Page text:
5) Keep the louvers of local air conditioning units in an upward position to prevent the air flowing from one person to another, while observing minimum health protocols. (Section 4[B], Ibid.)
6) Frequently open the windows, doors, and other openings to supplement the mechanical ventilation systems to achieve dilution. (Section 4[B], Ibid.)
7) Establish a cleaning and maintenance program for mechanical systems. Ensure that no molds or stagnant water will be circulated in the atmosphere. Filters must be changed when necessary. Appropriate Personal Protective Equipment must be worn by workers involved in the cleaning and maintenance. (Section 4[B], Ibid.)
1) The LEV system shall conform to the existing local code. It shall have the basic components of hoods, ductworks, air cleaning device, fans or blowers and exhaust stack. All installed LEV shall be equipped with a proper air cleaning device to treat, filter and minimize airborne contaminants being exhausted to the atmosphere. (Section 4[C], Ibid.)
2) Continuous operation of LEVs when workers are present in order to allow additional air change in the workplace. Ensure that running hoods of LEVs are properly secured when not being used during a specific operation to avoid disruption. (Section 4[C], Ibid.)
1) Ensure that exhaust fans in restroom facilities are functional and operational at full capacity whenever the building is occupied. (Section 4[D], Ibid.)
2) When toilets/water closets are used, close the toilet bowl seat lid before flushing, if available. This aims to minimize the release of droplets into air caused by flushing. (Section 4[D], Ibid.)
3) Do not use hand blowers or jet dryers as it contributes to the dispersion of potentially contaminated air inside the restrooms. (Section 4[D], Ibid.)
Pursuant to the LTFRB MC 2020-061, Series of 2020, “Updated Health Protocols for PUVs”, DOH DM 2020-0429, “Guidance on Ventilation for COVID-19 Mitigation”, and the DTI-DOLE JMC 20-04-A and DTI-DOLE Advisory 20-03, Series of 2020, the following are advised:
1) Provide natural ventilation and access to open air.
2) Avoid using the recirculated air option for the vehicle’s ventilation during passenger transport.
3) Ensure adequate ventilation, if possible, by opening windows by at least three (3) inches while in transit, provided that it is safe to do so.
4) Ensure regular and proper maintenance of filters of the vehicle air-conditioning units, if applicable.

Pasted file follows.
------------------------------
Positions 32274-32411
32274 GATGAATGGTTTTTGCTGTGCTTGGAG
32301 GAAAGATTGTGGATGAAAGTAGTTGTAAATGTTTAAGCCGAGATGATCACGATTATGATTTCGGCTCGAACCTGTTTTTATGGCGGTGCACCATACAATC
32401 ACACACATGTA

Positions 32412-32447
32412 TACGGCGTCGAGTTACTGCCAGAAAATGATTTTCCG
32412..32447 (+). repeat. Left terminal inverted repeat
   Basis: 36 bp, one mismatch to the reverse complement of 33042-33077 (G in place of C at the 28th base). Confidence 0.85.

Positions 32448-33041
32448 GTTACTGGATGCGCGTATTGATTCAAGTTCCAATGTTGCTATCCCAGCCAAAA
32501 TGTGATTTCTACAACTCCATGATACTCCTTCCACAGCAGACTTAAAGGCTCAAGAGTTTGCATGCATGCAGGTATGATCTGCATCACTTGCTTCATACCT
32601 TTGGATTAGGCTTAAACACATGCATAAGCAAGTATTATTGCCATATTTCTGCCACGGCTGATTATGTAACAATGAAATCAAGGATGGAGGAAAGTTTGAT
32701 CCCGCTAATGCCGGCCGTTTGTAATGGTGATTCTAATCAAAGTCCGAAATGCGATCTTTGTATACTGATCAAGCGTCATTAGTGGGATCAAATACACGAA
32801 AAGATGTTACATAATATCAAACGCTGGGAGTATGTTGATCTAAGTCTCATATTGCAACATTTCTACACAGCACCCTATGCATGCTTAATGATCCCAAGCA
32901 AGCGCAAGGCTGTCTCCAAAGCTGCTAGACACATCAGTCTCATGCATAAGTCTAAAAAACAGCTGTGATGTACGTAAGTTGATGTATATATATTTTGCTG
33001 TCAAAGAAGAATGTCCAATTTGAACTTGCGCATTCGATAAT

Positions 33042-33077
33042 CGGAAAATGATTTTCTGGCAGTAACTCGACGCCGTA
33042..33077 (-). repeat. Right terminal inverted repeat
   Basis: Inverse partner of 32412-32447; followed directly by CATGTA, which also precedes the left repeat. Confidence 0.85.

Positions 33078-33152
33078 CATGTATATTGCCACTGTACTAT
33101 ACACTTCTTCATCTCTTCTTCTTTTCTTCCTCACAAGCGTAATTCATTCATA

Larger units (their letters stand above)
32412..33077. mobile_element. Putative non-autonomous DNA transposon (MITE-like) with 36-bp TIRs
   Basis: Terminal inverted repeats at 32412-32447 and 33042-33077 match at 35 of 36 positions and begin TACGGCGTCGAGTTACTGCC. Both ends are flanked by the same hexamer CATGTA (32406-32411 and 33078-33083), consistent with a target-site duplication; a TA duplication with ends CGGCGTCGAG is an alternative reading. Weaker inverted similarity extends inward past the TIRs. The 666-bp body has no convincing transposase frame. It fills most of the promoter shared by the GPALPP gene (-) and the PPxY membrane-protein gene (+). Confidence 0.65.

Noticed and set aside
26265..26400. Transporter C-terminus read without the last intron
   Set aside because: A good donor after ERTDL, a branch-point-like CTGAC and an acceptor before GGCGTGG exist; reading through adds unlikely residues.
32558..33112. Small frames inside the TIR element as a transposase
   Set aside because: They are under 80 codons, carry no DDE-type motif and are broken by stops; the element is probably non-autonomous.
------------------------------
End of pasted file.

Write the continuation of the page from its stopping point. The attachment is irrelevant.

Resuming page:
5) For rail and road transport, impose a minimum of fifteen (15) seconds for the opening of doors for passengers’ exit and entry.
6) Ensure that the following minimum public health standards are being followed:
a) Wear properly the approved face masks and face shields at all times.
b) Follow strictly the proper and frequent disinfection, before and after completing a route.
c) Implement one-seat apart distance for passengers; do not allow passengers to sit beside each other, unless plastic barriers are installed between them; and disinfect regularly plastic barriers after each trip or as necessary.
d) Post updated COVID-19 information through IEC materials.
e) Avoid talking (answering phone calls or having conversations) while inside the public transport.
f) Prohibit eating and drinking while inside the public transport.
g) Do not allow symptomatic passengers on board. (Section 5, Ibid.)
The employer shall be responsible for maintaining an acceptable and safe indoor air quality. (Section 6, Ibid.)
1) The safety officer or any qualified personnel may use the attached self assessment checklist (See Annex 1) in conducting the assessment. (Section 6[A], Ibid.)
2) He/she shall ensure that the ventilation system is working or functioning during the conduct of assessment in order to determine how air enters and exits from the space. Other measures to assess could include, but not limited to, the following:
a) lingering smell;
b) stuffiness of room;
c) feeling of high humidity; or
d) smokiness of room. (Section 6[A], Ibid.)
3) The use of natural or mechanical ventilation or the combination thereof depends on the ventilation assessment conducted by a trained safety officer or ventilation/indoor air-quality specialist. (Section 6[A], Ibid.)
1) For air movement, the directional airflow and objectionable air drafts shall be considered. Airflow direction should be from cleaner source to prevent contaminant transmission. (Section 6[B], Ibid.)
2) Carbon Dioxide (CO 2) is commonly used as a surrogate indicator for assessing indoor air quality (IAQ) and ventilation efficiency. CO2 concentration shall not exceed 1,000 ppm. To achieve this, the minimum ventilation in breathing zones as set by the Philippine Green Building Code, could be used as a guide (Annex 2). CO2 level inside an enclosed space may be determined using calibrated CO2 monitoring devices. During the CO2 monit oring, position the device strategically in locations such as those far from windows, doors and other openings. A calibrated CO2 monitor shall be used to ensure reliability of results. (Section 6[B], Ibid.)
Note: Use of indoor plants and indoor gardens will convert the CO2 to 02. (Ibid.)
3) Refer to Annex 3 on how to determine ACH. (Section 6[B], Ibid.)
4) Quantitative ventilation measurements shall be performed internally by the trained safety officer or EHS personnel of the company, DOLE-OSHC, or by DOLE accredited WEM Service Providers. (Section 6[B], Ibid.)
As provided for in the DTI-DOLE JMC 20-04-A, the OSH Committee and/or safety officer of the workplace overseeing the enforcement and monitoring of the minimum public health standards for COVID-19 prevention in the workplace, shall include in its OSH program the monitoring and evaluation on the implementation of this Guidelines, at least on a monthly basis or as frequently as possible based on the assessment and recommendation of the OSH committee/safety officer. (Section 7, Ibid.)
Annex 1 or other similar checklist may be used to ensure regular monitoring of ventilation measures/strategies being implemented. (Paragraph 2, Section 7, Ibid.)
The DOLE Regional Offices shall monitor compliance with this Guidelines. Other government agencies shall likewise conduct its own monitoring based on their regulatory functions, as applicable. In case of violation or non-compliance, the applicable sanctions/penalties under pertinent laws, rules and regulations shall be imposed. (Paragraph 3, Section 7, Ibid.)
The DOLE, DOH, DTI, DPWH, DILG, DOTr, DOT and the private sector partners shall extend technical assistance and support to employers and workers, and in all workplaces in complying with this Guidelines. (Section 8, Ibid.)
- DOLE Department Order No. 224, Series of 2021
Lawyer, Author, Mentor